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Am J Physiol Gastrointest Liver Physiol. 2004 Jun;286(6):G1050-8. Epub 2004 Jan 8.

Abnormal Paneth cell granule dissolution and compromised resistance to bacterial colonization in the intestine of CF mice.

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Dalton Cardiovascular Research Center and Departmentof Biomedical Sciences, University of Missouri, Columbia, 65211, USA.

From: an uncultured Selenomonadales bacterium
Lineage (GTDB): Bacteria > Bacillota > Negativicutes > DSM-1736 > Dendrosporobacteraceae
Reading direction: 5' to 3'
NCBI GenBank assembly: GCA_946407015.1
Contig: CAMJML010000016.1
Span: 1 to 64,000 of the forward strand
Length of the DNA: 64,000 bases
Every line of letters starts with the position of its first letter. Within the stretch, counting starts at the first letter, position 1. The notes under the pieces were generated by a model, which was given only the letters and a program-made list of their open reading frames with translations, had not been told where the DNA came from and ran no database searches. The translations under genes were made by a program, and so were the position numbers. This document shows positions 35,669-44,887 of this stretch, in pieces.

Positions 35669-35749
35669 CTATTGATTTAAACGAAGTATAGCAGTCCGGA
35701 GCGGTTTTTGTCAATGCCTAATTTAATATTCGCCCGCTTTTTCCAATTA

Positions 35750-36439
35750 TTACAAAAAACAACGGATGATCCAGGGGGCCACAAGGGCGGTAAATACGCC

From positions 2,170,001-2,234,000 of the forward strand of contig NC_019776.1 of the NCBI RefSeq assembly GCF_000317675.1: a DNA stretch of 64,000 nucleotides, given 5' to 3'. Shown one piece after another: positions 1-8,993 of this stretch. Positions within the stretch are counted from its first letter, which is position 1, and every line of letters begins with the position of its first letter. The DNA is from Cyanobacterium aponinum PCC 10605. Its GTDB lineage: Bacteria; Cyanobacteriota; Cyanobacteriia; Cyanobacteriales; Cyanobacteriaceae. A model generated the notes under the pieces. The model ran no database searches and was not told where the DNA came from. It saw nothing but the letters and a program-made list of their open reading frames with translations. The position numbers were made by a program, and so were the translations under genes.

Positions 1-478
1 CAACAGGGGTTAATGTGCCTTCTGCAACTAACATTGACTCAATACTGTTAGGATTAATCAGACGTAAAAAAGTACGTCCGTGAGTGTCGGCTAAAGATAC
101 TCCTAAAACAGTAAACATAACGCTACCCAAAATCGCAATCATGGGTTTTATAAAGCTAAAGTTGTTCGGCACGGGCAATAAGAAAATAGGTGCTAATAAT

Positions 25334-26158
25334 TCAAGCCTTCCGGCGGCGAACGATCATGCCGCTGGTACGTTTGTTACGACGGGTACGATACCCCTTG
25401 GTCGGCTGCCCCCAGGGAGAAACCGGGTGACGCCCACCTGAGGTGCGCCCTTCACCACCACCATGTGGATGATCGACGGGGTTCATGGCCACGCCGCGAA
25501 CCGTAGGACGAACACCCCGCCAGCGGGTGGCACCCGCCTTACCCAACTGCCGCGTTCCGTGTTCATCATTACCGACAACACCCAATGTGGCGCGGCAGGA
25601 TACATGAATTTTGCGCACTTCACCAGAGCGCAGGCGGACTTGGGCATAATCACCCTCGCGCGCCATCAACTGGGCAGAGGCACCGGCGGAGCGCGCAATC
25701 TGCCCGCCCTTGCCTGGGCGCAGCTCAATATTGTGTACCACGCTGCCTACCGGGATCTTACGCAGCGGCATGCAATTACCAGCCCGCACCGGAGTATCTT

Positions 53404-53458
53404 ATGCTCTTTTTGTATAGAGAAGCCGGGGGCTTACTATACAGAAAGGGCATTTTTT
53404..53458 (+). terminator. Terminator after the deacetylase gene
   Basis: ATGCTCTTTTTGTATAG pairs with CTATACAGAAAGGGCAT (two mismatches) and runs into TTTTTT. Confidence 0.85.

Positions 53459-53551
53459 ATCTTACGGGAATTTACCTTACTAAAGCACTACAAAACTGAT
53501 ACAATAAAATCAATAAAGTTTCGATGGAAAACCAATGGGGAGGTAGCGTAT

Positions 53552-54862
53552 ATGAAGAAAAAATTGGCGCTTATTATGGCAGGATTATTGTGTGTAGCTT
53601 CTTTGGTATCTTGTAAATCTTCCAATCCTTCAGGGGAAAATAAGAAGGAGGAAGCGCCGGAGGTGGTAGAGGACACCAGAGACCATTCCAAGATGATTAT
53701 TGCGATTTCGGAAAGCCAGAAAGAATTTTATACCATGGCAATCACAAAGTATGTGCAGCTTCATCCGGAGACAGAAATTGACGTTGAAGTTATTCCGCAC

Paneth cells of intestinal crypts contribute to host defense by producing antimicrobial peptides that are packaged as granules for secretion into the crypt lumen. Here, we provide evidence using light and electron microscopy that postsecretory Paneth cell granules undergo limited dissolution and accumulate within the intestinal crypts of cystic fibrosis (CF) mice. On the basis of this finding, we evaluated bacterial colonization and expression of two major constituents of Paneth cells, i.e., alpha-defensins (cryptdins) and lysozyme, in CF murine intestine. Paneth cell granules accumulated in intestinal crypt lumens in both untreated CF mice with impending intestinal obstruction and in CF mice treated with an osmotic laxative that prevented overt clinical symptoms and mucus accretion. Ultrastructure studies indicated little change in granule morphology within mucus casts, whereas granules in laxative-treated mice appear to undergo limited dissolution. Protein extracts from CF intestine had increased levels of processed cryptdins compared with those from wild-type (WT) littermates. Nonetheless, colonization with aerobic bacteria species was not diminished in the CF intestine and oral challenge with a cryptdin-sensitive enteric pathogen, Salmonella typhimurium, resulted in greater colonization of CF compared with WT intestine. Modest downregulation of cryptdin and lysozyme mRNA in CF intestine was shown by microarray analysis, real-time quantitative PCR, and Northern blot analysis. Based on these findings, we conclude that antimicrobial peptide activity in CF mouse intestine is compromised by inadequate dissolution of Paneth cell granules within the crypt lumens.

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